In January of 2016, ESPN circulated an inter-office memo in which they insisted verbal discipline was the new normal. Avoid the subject of Donald Trump, Bernie Sanders and Hilary Clinton. Keep the discourse sports related. It was, seemingly, at odds with the ESPN narrative of free expression without boundaries. By default, that one memo peeled back the anxiety corporate ESPN was suddenly faced with. They didn’t want to die on the hill. The vitriol, divisiveness, resistance and anger of the election had a trickle down effect that was bad for business if ESPN’s customers associated the network with a particular candidate or campaign.
“2016 is an election year. We should refrain from political editorializing, personal attacks or “drive by” comments regarding the candidates and their campaigns (including but not limited to on platforms such as Twitter or other social media).” ESPN interoffice memo.
Nevertheless, the dichotomy was a stunning change for the network that prided itself on the guilty marriage of subjectivity and truth. In the last decade, ESPN has fetishized opinion of all kinds which was both productive and profitable, regardless of the journalistic contrast or the shouting that pierced eardrums. Now, they were in retreat, begging to be saved. So they promoted submissiveness from their employees who had been used to freedom of expression.
Eight months after this edict of theirs, Colin Kapernick made his national anthem crusade a debatable point on race, politics, loyalty, nationalism and duty. Kapernick’s peers were supportive or they thought he was garbage, hardly any middle ground or nuance or subtlety to pull back the layers that enraged Kapernick in the first place. ESPN was in the middle of the social landscape of Kapernick love and hate. Their analysts took sides, for or against, reeking in passion and much of it was low hanging fruit. Commentary was not just applauded but required, seemingly, from everyone, an irony on principle. Kapernick politics were acceptable. However, Trump was still off the table. And so ESPN was not being transparent on the surface while being extremely complicit in the marrow. With Kapernick, it was open warfare. In all things race and politics and Trump vs. Clinton, it was keep it to yourself.
Before Donald Trump secured the presidential nomination, ESPN fired former pitcher and MLB analyst Curt Schilling. An employee for six years, Schilling’s crime was a social media post he probably thought was funny that wasn’t. He mocked the opponents of the North Carolina law that prevents transgender people from using the bathroom of their gender. Schilling followed the tasteless post with commentary and that was the final straw. “A man is a man no matter what they call themselves. I don’t care what they are, who they sleep with, men’s room was designed for the penis, women’s not so much. Now you need laws telling us differently. Pathetic.”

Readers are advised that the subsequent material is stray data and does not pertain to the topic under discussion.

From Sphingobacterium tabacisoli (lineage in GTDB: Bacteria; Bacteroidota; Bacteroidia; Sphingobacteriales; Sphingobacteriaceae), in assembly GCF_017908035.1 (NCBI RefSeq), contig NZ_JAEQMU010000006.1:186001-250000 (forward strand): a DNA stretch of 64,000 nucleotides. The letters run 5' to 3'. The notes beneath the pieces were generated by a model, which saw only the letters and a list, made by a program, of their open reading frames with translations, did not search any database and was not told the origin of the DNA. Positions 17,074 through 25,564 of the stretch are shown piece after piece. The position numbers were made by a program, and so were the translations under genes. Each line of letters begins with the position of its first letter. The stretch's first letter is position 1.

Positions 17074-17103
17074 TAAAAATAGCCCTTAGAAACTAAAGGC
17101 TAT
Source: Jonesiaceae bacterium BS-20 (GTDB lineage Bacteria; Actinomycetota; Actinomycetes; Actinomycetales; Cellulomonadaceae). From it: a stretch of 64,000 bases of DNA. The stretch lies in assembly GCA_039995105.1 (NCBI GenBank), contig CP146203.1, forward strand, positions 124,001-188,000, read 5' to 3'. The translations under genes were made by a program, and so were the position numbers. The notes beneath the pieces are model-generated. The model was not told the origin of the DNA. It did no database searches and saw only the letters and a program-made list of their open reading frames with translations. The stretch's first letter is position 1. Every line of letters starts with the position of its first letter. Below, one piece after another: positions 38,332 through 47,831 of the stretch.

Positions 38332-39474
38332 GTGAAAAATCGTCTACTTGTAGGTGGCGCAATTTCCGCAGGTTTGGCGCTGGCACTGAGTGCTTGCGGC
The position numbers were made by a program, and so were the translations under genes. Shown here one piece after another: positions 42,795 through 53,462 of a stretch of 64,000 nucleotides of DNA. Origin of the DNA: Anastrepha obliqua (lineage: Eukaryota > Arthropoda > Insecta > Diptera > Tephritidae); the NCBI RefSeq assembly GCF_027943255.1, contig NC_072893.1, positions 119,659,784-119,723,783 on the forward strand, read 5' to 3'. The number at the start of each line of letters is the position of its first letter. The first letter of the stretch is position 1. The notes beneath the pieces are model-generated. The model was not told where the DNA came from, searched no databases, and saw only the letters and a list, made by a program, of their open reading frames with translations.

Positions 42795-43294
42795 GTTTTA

ESPN responded by saying they were an inclusive company and cut ties with the controversial Schilling.
That was baseball. On the NBA side of things, Sage Steele wasn’t fired like Curt Schilling was but she was taken off her prime gig at NBA Countdown because of her affection for social commentary, conservative leaning, exemplified by her outrage when faced with protesters of the Trump Immigration Ban.
It happened less than one week into his presidency, President Trump banned citizens from seven Muslim countries from entering the United States, an order that would be halted by the courts. Spontaneous protests erupted in airports, particularly in New York and Los Angeles.
Los Angeles was where Sage Steele was trying to leave. She was on her way for a work assignment in Houston. She had a game to cover for ESPN but the massive amount of human bodies protesting at LAX made it impossible to make her flight. Sage then wrote on Instagram.
“So this is why thousands of us dragged luggage nearly two miles to get to LAX but still missed our flight. I love witnessing people exercising their right to protest! But it saddened me to see the joy on their faces knowing that they were successful in disrupting so many people’s travel plans. Yes, immigrants were affected by this as well. Brilliant.”
She seemed to misunderstand the purpose of a protest, at least in theory. It is to be disruptive in the grandest way possible. To create stress and anxiety. Protest definitions aside, more glaring was her own victimhood, absent empathy. The targets of the ban itself who now faced disruption far greater than hers were just props to her discomfort and inconvenience. As an admission, it seemed stunning coming from a woman of color and to many, it was a tone deaf moment.
When she was confronted on social media, she defended her words by saying, “it’s my opinion.” A more honest description would have been if she wrote, “it is my privilege to be exclusive.”
There were other Sage Steele moments as well that put her conservative views up front and center in the social media talking points world which was in violation of the ESPN shut up about politics ethic. Had her views been left leaning would she have been demoted? Perhaps, but maybe not. The one thing she was allowed to talk about because it upped ESPN’s ratings was Colin Kapernick. Of course she was critical and it made all the sense in the world. Sage Steele was raised in a military family. Her father, Gary Steele, was the first African American to play varsity football at West Point.
ESPN is like everyone else these days, the tail is wagging the dog.
“Given the intense interest in the most recent presidential election and the fact subsequent political and social discussions often intersected with the sports world, we found it to be an appropriate time to review our guidelines. ” Patrick Stiegman, ESPN global digital content.
Sage Steele has been moved to SportsCenter and will be replaced by Michelle Beadle who already hosts the Friday version of NBA Countdown.
photo via llananba